Openness and Transparency

The lack of transparency in Ireland's response to the COVID-19 pandemic is alarming. Unelected policymakers have consistently chosen to withhold key information from the public, and to obfuscate their lines of responsibility. This has come at a significant cost to the nation. Firstly, the policymakers' poor decisions have damaged the lives of almost everyone on the island. Secondly, and as a result, there has been a loss of trust and social cohesion, as can be seen in the lower levels of compliance with their policies and restrictions.


An open and transparent management organisation would commit to providing extensive information on its structure, its goals and its decision-making process. It would provide a full list of members of all teams, including their CVs and a description of their key skills and experiences. The organisation would explain how its members had been selected, and how it will make its decisions. It would hold regular, scheduled meetings and publicly broadcast them, provide timely and comprehensive meeting minutes, and supply all data and analysis backing their decisions.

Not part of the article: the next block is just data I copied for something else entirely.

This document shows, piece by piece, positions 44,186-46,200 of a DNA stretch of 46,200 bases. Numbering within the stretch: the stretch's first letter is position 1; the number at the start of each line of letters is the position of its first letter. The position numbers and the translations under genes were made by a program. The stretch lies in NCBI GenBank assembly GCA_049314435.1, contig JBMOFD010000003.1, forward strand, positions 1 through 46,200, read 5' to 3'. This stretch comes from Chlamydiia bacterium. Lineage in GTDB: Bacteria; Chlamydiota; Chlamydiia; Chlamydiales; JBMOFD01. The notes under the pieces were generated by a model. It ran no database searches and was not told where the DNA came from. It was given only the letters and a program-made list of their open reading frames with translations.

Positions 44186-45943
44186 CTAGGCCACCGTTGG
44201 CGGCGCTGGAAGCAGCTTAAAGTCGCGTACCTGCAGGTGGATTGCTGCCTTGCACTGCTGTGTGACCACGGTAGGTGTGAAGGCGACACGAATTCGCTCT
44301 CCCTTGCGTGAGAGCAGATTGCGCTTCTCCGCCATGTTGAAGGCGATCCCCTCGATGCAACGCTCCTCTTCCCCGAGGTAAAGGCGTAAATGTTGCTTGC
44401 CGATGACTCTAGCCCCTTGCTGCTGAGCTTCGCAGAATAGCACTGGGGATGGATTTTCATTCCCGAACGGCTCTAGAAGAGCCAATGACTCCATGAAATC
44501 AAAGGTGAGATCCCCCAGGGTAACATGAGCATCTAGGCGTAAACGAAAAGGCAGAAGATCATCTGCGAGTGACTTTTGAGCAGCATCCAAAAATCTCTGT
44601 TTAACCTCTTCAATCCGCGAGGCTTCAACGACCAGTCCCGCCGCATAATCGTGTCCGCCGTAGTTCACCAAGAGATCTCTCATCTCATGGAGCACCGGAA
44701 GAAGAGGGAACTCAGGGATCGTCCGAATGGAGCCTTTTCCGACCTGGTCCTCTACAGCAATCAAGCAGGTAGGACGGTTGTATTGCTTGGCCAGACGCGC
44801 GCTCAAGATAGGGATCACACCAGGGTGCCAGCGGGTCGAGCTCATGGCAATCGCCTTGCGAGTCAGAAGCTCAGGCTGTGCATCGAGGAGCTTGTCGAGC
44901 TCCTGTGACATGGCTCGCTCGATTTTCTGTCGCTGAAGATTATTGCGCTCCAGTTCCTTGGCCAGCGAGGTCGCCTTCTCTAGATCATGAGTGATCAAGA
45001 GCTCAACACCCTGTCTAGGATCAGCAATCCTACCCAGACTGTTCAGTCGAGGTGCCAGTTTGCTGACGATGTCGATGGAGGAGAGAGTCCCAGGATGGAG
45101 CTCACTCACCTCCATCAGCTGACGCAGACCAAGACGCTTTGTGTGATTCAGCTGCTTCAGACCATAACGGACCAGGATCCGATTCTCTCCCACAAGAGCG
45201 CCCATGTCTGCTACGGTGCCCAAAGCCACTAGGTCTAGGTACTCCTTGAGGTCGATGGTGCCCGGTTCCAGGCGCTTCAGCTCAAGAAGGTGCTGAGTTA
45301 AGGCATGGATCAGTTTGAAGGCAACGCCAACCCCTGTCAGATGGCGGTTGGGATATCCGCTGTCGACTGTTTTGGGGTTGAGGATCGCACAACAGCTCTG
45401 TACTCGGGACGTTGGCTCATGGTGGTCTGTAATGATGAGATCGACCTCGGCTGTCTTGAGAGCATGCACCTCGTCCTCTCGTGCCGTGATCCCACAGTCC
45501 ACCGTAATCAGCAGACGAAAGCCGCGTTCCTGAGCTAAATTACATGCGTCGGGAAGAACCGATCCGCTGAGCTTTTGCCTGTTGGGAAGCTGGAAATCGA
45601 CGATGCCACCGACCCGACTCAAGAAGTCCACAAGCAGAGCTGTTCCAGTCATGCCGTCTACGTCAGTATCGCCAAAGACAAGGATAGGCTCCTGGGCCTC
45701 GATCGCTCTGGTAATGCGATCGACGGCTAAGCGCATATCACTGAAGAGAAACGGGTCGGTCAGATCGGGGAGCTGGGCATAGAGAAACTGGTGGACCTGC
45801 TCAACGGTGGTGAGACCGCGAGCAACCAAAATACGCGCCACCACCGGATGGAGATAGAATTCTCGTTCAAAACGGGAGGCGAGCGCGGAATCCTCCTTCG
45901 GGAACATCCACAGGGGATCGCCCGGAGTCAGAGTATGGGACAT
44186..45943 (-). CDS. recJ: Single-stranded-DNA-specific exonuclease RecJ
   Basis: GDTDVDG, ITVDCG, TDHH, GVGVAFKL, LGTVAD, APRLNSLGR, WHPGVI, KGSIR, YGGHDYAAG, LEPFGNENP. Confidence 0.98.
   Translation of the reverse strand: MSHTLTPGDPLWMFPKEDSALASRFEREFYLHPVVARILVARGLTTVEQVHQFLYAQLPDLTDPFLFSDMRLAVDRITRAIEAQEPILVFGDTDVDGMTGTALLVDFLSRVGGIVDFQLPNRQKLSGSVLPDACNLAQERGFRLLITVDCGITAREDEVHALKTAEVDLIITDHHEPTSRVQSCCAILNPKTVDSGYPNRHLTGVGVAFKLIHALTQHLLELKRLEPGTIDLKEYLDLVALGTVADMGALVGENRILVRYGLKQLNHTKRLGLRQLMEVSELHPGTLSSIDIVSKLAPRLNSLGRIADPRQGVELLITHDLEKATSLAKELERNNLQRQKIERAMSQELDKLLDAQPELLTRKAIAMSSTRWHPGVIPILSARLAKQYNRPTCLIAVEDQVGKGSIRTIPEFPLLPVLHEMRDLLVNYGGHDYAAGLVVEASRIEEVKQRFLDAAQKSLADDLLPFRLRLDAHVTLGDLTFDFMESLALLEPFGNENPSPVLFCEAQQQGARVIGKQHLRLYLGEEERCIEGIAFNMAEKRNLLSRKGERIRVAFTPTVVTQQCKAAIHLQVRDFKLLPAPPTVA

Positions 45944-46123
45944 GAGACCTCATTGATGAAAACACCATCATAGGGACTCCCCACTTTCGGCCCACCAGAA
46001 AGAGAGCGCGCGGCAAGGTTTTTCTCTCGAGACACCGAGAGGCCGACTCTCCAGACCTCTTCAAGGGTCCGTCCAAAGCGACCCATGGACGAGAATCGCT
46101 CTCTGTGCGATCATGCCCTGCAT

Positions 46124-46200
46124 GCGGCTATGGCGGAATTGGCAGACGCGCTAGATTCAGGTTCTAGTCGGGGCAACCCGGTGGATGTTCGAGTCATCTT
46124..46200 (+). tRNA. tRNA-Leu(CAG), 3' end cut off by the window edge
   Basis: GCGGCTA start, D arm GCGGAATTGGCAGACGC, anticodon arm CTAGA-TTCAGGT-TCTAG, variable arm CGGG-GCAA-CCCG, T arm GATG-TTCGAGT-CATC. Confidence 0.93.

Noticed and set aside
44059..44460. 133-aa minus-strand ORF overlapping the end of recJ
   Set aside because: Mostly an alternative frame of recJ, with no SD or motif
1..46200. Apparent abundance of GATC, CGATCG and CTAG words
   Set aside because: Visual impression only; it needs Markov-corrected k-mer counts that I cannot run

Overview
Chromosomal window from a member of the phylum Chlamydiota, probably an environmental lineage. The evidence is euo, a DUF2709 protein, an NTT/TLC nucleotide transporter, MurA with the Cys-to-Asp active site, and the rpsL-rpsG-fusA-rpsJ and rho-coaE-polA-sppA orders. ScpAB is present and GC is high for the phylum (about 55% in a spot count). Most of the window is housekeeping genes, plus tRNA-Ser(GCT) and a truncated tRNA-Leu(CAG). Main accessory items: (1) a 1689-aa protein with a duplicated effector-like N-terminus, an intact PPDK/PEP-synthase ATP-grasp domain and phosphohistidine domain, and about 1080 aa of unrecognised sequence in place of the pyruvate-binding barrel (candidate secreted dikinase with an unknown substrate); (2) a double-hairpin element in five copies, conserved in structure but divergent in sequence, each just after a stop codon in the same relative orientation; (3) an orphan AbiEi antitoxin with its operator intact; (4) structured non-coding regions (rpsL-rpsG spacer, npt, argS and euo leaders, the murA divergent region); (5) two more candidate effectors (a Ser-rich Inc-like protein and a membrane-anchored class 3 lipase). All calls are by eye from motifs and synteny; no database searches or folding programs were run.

These commitments are not born of noble sentiment. Openness and transparency are defining traits of all modern institutions. Our society needs transparency in its public functions so that the people can understand how decisions are being made, so the media can fulfil their obligation to hold those decision-makers to account, and so that society can trust that any mistakes will be recognised and corrected. Without this transparency there can be no accountability. Without accountability, the quality of decision-making will deteriorate, the people will suffer, they will lose their trust in the system, and our social cohesion will be lost.